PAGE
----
63 - GERB (-12) - Conservative
36 - BSP (-7) - Socialist
34 - Democratic [DB] (+7) - Reformist
29 - Rights [DPS] (-1) - Liberal/Minority
14 - Stand Up [ISMV] (+-0) - Reformist

This is a big win for the reformists, who have gained 20 seats from the traditional parties. Regardless, they have not reached the 121 seats they need for a majority, standing at 112. What the lead party; "There is such a People" or, ITN, will need is what we in Canada would deem winning a confidence vote. In short, they would need a majority of the assembly to either back them, or, agree not to block them. From what I can tell, DP seems willing to form a coalition government with ITN. I'm not clear on ISMV, but, previous reports suggested they'd be willing to either support it from outside the government, or, join such a government. 

What's important is that with 112 seats, the reformists are close enough to the 121 mark to attempt to govern as a minority. They could, on an issue by issue basis, rely on the support of one of the other three parties. They could also try to peel off MPs from the other parties, and, with time in government, these outsiders can prove trustworthy enough to increase their vote in the next election if they are defeated on a reformist issue. 

As such, this is generally good news for Bulgaria, but it remains to be seen what kind of coalition, if any, will form.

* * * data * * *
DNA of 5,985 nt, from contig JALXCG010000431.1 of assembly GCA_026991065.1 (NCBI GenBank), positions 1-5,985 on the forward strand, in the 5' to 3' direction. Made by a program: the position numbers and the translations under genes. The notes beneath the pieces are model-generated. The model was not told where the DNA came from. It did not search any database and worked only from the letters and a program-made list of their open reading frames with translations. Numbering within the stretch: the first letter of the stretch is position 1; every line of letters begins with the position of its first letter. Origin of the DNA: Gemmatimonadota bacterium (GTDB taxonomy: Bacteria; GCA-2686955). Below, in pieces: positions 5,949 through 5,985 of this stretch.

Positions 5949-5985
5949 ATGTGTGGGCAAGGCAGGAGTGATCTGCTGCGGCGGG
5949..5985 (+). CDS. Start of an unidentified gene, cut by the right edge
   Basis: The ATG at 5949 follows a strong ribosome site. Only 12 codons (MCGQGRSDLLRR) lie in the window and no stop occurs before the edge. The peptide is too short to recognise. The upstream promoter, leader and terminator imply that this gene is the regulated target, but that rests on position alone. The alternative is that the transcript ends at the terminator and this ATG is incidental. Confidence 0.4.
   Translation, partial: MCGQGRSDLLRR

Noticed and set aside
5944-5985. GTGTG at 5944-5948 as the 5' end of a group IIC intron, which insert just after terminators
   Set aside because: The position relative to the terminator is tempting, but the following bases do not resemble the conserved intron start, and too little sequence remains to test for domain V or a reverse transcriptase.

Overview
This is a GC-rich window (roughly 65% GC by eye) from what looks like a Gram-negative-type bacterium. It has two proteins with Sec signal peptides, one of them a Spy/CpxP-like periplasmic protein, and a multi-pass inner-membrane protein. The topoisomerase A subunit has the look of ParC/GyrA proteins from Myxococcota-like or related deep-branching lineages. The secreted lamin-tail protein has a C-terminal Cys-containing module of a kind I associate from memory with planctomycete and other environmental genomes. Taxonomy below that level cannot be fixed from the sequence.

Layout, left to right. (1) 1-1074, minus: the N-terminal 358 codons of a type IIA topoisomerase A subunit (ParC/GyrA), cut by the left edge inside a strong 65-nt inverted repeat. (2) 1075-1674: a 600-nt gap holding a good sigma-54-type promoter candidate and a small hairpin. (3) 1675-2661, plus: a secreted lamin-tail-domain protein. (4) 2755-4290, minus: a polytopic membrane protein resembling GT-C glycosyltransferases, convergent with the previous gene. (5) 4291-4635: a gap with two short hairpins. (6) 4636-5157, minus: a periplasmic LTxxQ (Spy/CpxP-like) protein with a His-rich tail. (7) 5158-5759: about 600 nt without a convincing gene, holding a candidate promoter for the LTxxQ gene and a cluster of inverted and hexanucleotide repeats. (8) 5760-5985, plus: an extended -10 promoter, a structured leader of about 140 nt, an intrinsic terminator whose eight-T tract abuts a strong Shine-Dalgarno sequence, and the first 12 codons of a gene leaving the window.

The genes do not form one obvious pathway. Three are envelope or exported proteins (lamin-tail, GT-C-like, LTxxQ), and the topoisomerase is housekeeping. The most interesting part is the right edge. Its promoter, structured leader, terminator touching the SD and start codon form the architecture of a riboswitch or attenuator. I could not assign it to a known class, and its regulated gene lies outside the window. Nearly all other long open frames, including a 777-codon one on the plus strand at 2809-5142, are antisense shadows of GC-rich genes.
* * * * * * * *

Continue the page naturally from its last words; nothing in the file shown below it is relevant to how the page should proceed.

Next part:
Saturday, July 10, 2021

10JUL2021 updates

 First, I did a quick rough projection of Manitoba using current polls that show the NDP and Tories might swap popvote totals when compared to the previous election. That resulted in the map here; which was quickly drawn on top of the base map from election-atlas


The election is still shaping up similar to the previous one. Neither the pro-reform, nor the anti-reform camps will likely be able to form a majority coalition. The "difference" this time is that the leading reformist party, ITN is seen as open to a coalition either with the socialists, or the pro-turkish minority liberal party. 


As often happens for the summer, elections simply die down. Nothing else big/important is coming up until September, when we have Norway, Russia, Iceland, and Germany! 

Thursday, July 1, 2021

01JUL2021 updates

 I've decided to do a single-poll projection for Italy, to show what the 3 largest parties being "tied" actually looks like:

84 - 20.70% - FdI (hard nationalist)
83 - 20.30% - Lega (neo nationalist)
76 - 18.80% - PD (moderate progressive)
67 - 16.60% - M5S (left populist)
28 - 7.00% - FI (conservative)
16 - 3.90% - A (progressive)
11 - 2.70% - SI (socialist)
9 - 2.30% - Art.1 (left progressive)
9 - 2.10% - IV (liberal)
7 - 1.80% - +Eu (liberal pro-EU)
6 - 1.50% - EV (green)
4 - 1.00% - CI (liberal conservative)

As you can see, they are not on exactly the same number of seats, but rather, are close to it. 

I am also following other upcoming elections, but none of them are 'good news'; Bulgaria for example, appears set to mostly re-elect the same parliament that could not cobble together a coalition, except with more hard nationalists. Moldova, which has had deadlocked parliaments in the past decade, is possibly headed back to one. Germany has seen the Greens fall back to former levels due to the weakness of their lead candidate, meaning another long and drawn out coalition negotiation post-election, is again possible. 

So, sadly, there is no good news to offer this week. Everywhere pretty much remains deadlocked for the time being.